History of MBBSEmu
The journey of The MajorBBS Emulation Project (MBBSEmu) began well before its first code was uploaded to GitHub in 2019. My name is Eric Nusbaum, and like many others in our community I grew up as a 90s kid fortunate to live in a home that had a computer with a modem. By 5th Grade I would spend most of my time with friends from school dialed into a local, family friendly BBS playing games and goofing around. As we got older, we started to venture out of our area code dailing boards all over the San Diego area with boards powered by MajorBBS becoming our favorite as they had the best multi-player games for us to play together. I have fond memories of earning credits by playing Farwest Trivia with my mothers help, and staying up all night with my friends on the weekends to jump into Tele-Arena after the nightly reset to adventure into the Flagstones.
With the 90s winding down and headed into Y2K, we had all moved on to the Internet and were playing games like Unreal Tournament instead of Tele-Arena, TradeWars, or Legend of the Red Dragon.
In the early 2000's, the nostalgia bug that infects all of us bit and I started looking back into MajorBBS and the games we played growing up. From this, I initiated my foray into reverse engineering modules for The Major BBS as early as 2006. At that time, my focus was primarily on deciphering how the SDK compiled modules to function within the Major BBS runtime environment. I used WIN32DASM, the leading disassembler for the 16-bit NE DLL files at the time, but it was becoming increasingly unstable with each new Windows release.
By 2018, the challenge had escalated: finding free, effective tools for disassembling Major BBS Modules was proving to be a formidable task. This led me to develop a specialized disassembler for these modules. It not only produced a disassembly but also auto-documented the Major BBS APIs used by the DOS Module DLLs. This tool, MBBSDASM, was released as open source in early 2018.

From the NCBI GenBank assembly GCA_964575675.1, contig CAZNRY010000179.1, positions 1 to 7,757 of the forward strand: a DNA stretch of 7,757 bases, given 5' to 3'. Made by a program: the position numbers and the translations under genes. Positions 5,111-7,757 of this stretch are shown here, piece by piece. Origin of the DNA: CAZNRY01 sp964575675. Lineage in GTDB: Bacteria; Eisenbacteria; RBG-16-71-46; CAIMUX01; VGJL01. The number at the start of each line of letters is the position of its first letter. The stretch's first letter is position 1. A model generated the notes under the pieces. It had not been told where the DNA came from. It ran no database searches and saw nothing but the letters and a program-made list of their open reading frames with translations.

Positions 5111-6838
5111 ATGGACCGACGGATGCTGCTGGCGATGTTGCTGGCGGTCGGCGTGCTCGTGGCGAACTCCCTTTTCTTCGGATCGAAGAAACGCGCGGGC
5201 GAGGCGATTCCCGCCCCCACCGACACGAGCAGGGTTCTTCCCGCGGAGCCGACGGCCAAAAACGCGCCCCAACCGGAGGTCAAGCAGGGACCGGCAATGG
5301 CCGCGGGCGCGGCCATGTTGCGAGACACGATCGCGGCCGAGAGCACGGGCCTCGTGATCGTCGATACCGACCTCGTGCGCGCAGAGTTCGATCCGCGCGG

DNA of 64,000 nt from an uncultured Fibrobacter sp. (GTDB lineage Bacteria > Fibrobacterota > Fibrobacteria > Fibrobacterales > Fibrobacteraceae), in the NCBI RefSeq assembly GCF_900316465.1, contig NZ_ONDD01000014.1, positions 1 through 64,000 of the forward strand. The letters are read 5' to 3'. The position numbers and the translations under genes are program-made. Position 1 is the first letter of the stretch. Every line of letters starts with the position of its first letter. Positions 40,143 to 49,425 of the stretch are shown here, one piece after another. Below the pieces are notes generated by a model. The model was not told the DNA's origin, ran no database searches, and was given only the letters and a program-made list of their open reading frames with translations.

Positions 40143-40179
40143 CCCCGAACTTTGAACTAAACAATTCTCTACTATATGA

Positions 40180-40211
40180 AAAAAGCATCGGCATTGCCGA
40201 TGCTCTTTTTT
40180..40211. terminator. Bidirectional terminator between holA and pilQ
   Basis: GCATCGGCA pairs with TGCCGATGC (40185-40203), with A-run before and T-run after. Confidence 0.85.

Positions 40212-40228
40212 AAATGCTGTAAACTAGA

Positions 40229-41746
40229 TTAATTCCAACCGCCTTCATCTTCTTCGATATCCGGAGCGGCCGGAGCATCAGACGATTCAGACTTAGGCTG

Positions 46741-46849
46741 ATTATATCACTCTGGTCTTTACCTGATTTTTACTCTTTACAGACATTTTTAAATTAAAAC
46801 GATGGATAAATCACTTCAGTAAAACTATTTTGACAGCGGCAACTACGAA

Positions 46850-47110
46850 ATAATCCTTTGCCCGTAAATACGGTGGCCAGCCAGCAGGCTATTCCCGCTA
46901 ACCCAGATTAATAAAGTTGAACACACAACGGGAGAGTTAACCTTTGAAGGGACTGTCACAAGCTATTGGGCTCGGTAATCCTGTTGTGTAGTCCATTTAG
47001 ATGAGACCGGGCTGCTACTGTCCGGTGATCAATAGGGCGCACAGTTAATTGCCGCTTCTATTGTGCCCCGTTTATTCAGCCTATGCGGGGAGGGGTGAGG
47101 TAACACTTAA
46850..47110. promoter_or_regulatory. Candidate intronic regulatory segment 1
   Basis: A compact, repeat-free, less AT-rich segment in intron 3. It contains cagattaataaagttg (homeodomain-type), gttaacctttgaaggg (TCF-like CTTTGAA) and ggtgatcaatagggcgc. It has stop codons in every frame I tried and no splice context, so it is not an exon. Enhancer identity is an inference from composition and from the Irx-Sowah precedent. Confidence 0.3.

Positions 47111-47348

After completing my work on an NES emulator, XamariNES, I revisited MBBSDASM and began exploring the possibility of emulating the runtime environment for Major BBS Modules. This research culminated in the earnest development of MBBSEmu in late 2019, with a prototype announced on Reddit’s /r/bbs in early January 2020.
MBBSDASM was a solid foundation, but I soon realized the need for a more advanced disassembler. IDA Professional was the optimal choice, although not without its costs. To fund this, I started a Patreon for MBBSEmu, which received incredible support from the BBS community which reached over $320 per month in donations from the community at its peak. Interestingly, the 2020 global pandemic gave me unexpected extra time to devote to MBBSEmu, accelerating its development.
However, as 2020 drew to a close and my consulting work resumed, my time for the emulator project diminished. To keep the MBBSEmu vision alive, I decided to open source the project under the MIT License in August 2020 and shared it on GitHub. The response was heartening, with community members contributing code, documentation, and testing.
A notable milestone for MBBSEmu was the updated Btrieve implementation by @paladine. His expertise in Btrieve 5 & 6 File Structure enabled full compatibility with Btrieve files and facilitated the conversion of all Btrieve functions to SQLite databases, a crucial advancement for the project.
As MBBSEmu celebrates its fourth anniversary, I find myself reflecting on the journey so far and looking forward with optimism. The project has become more than just a tool; it's a beacon of collaboration and innovation within the BBS community. The support and engagement from community members have been nothing short of inspiring. As we move forward, my hope is to see this spirit of open sourcing grow even further, fostering a culture of preservation and sharing within the BBS community. It's about keeping the rich history of BBS alive for future generations, ensuring that this unique piece of digital heritage continues to inspire and educate. I am excited about the future possibilities as we continue to build on this foundation, driven by a community that values its past as much as its future.
- Eric Nusbaum